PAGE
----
Whale shark school race gets underway

August 4, 2015

Brad Norman tagging a whale shark with a satellite tracker (Picture courtesy Samantha Reynolds - ECOCEAN)

Brad Norman tagging a whale shark with a satellite tracker (Picture courtesy Samantha Reynolds – ECOCEAN)

A whale shark researcher from Murdoch University is giving WA school students the opportunity to participate in a ground breaking project which could help to solve the mystery of whale shark migration.

In recent weeks, Brad Norman has attached highly sophisticated satellite tags to whale sharks visiting Ningaloo Reef in order to track their movements and better understand their migratory patterns. These tags were sponsored by 16 schools from across WA.

Thanks to state of the art satellite tracking technology, students from the participating schools will be able to follow the journey of ‘their’ shark over the next two weeks. This activity forms part of the Whale Shark Race Around The World project, which is being run by Mr Norman’s whale shark research and conservation organisation ECOCEAN in conjunction with the WA Department of Education.

The movements of the sharks can be viewed online at the zoaTrack website (http://zoatrack.org/projects/243/analysis) and the ECOCEAN website (http://www.whaleshark.org.au/satellite-tracking/).

“Finding out where the whale sharks go when they are not at Ningaloo Reef is critical to helping this vulnerable species survive,” said Mr Norman, who has been studying the yearly, winter aggregation of whale sharks at the Ningaloo Reef for the last 20 years.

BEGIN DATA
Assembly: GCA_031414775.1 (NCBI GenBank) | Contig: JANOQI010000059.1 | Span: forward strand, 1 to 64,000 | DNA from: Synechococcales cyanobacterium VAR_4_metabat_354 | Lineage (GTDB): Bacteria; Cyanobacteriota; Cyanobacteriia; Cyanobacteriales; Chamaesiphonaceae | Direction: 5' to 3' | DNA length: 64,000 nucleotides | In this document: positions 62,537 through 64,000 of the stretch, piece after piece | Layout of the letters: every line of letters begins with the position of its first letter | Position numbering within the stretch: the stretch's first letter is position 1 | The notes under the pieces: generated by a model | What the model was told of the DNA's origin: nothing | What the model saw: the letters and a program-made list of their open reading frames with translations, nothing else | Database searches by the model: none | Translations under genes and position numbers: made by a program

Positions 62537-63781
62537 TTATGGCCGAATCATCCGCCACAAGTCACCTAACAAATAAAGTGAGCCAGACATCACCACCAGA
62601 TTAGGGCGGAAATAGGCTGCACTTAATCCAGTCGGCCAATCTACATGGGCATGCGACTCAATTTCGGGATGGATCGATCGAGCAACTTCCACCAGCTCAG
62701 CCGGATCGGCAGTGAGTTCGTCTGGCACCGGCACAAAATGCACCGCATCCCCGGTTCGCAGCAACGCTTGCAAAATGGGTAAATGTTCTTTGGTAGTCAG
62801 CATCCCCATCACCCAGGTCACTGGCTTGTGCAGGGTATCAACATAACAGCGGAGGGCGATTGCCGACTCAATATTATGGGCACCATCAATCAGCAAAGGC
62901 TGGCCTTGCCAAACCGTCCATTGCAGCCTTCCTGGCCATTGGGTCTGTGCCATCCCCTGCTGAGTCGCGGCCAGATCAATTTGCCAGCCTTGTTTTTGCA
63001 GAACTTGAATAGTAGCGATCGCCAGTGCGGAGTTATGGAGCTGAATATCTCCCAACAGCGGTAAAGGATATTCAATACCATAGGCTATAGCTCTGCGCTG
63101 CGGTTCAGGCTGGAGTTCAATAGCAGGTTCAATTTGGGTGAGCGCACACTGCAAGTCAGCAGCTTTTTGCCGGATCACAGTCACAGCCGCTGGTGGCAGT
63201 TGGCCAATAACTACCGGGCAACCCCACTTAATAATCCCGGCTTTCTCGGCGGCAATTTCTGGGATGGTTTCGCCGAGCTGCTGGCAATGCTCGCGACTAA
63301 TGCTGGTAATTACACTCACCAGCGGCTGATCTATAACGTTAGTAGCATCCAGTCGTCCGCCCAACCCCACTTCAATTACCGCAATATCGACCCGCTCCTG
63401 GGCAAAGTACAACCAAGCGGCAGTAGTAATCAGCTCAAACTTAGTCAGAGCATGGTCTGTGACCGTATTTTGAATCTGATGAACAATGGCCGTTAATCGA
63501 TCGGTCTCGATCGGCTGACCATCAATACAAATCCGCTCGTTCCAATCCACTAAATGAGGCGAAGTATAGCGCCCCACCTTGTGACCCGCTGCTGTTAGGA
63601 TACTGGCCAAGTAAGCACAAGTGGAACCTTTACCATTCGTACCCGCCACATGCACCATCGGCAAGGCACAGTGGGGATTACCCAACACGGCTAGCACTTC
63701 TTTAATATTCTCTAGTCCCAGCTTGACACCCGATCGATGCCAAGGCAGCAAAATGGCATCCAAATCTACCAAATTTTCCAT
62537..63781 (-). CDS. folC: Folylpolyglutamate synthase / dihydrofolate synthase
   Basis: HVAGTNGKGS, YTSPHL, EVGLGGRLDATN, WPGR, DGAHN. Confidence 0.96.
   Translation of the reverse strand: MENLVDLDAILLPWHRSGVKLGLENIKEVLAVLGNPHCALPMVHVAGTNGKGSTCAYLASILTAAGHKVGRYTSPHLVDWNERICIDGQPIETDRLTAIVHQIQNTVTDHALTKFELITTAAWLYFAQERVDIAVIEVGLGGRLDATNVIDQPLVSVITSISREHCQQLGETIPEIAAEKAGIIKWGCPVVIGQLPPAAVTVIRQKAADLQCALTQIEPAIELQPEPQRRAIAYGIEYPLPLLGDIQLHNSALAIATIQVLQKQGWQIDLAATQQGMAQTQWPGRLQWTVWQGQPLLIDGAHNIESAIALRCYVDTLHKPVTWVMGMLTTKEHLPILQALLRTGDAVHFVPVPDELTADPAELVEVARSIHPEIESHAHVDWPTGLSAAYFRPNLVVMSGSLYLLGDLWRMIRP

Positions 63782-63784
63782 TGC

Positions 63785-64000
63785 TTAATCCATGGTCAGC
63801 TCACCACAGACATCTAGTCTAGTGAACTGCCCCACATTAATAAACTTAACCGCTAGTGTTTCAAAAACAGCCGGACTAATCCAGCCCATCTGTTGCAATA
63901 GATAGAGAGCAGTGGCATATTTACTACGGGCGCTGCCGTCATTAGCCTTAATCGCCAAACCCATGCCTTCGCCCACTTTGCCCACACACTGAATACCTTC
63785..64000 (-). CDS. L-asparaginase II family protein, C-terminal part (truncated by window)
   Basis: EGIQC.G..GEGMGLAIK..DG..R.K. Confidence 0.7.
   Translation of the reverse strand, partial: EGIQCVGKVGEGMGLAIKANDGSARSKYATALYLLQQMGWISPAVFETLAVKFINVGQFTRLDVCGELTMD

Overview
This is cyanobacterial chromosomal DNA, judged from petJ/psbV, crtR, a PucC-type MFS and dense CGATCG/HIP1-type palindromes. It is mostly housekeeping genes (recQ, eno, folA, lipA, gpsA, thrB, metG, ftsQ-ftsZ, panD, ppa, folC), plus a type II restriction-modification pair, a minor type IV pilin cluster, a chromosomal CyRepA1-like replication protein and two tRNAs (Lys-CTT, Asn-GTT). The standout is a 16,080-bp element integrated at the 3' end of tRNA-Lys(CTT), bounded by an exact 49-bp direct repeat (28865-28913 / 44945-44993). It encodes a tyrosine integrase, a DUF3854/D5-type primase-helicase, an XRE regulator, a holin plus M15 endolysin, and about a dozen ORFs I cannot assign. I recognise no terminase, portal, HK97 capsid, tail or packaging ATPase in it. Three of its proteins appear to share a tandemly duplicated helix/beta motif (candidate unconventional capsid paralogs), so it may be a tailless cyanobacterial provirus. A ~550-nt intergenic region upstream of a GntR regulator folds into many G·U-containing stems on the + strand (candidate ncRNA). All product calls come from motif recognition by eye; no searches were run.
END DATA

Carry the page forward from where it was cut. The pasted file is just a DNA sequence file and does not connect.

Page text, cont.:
“It helps us to determine the major migratory routes so that we can try to ensure the whale sharks are protected and conserved throughout their range – not just at Ningaloo. We will also pick up information on how fast they swim.

“Previous satellite tracking projects run by ECOCEAN between 2010 and 2014 have shown that whale sharks travel thousands of kilometres north, south and west of Ningaloo. The Race Around the World Program is going to build on this data and will hopefully record more sharks travelling even further.”

In conjunction with the race, the WA Department of Education has developed an eight-week, multi-disciplinary education program for the participating schools, incorporating the Race Around the World into the curriculum.

The program aims to engage pupils in primary and secondary schools in science while giving them a taste of scientific research. They will learn about whale shark biology and behavior, new technologies in scientific research and the natural environment.

The schools taking part in the project are Baynton West Primary School, Greenfields Primary School, Tambrey Primary School, Marangaroo Primary School, Ocean Reef / Forest Crescent Primary Schools, Roebourne District High School, Woodvale Learning Collaborative (which consists of Woodvale Secondary College, North Woodvale Primary School, Creaney Primary School, Halidon Primary School, Woodvale Primary School), South Fremantle Senior High School, Karratha Senior High School, Lynwood Senior High School, John Tonkin College and Guildford Grammar School.

Mr Norman worked with marine scientist Samantha Reynolds to tag the whale sharks with satellite tags developed jointly with scientists from Swansea University in Wales, UK.

Print This Post Print This Post

Leave a comment

You can use these tags : <a href="" title=""> <abbr title=""> <acronym title=""> <b> <blockquote cite=""> <cite> <code> <del datetime=""> <em> <i> <q cite=""> <s> <strike> <strong>

We read every comment and will make every effort to approve each new comment within one working day. To ensure speedy posting, please keep your comments relevant to the topic of discussion, free of inappropriate language and in-line with the editorial integrity of this newsroom. If not, your comments may not be published.

Thanks for commenting!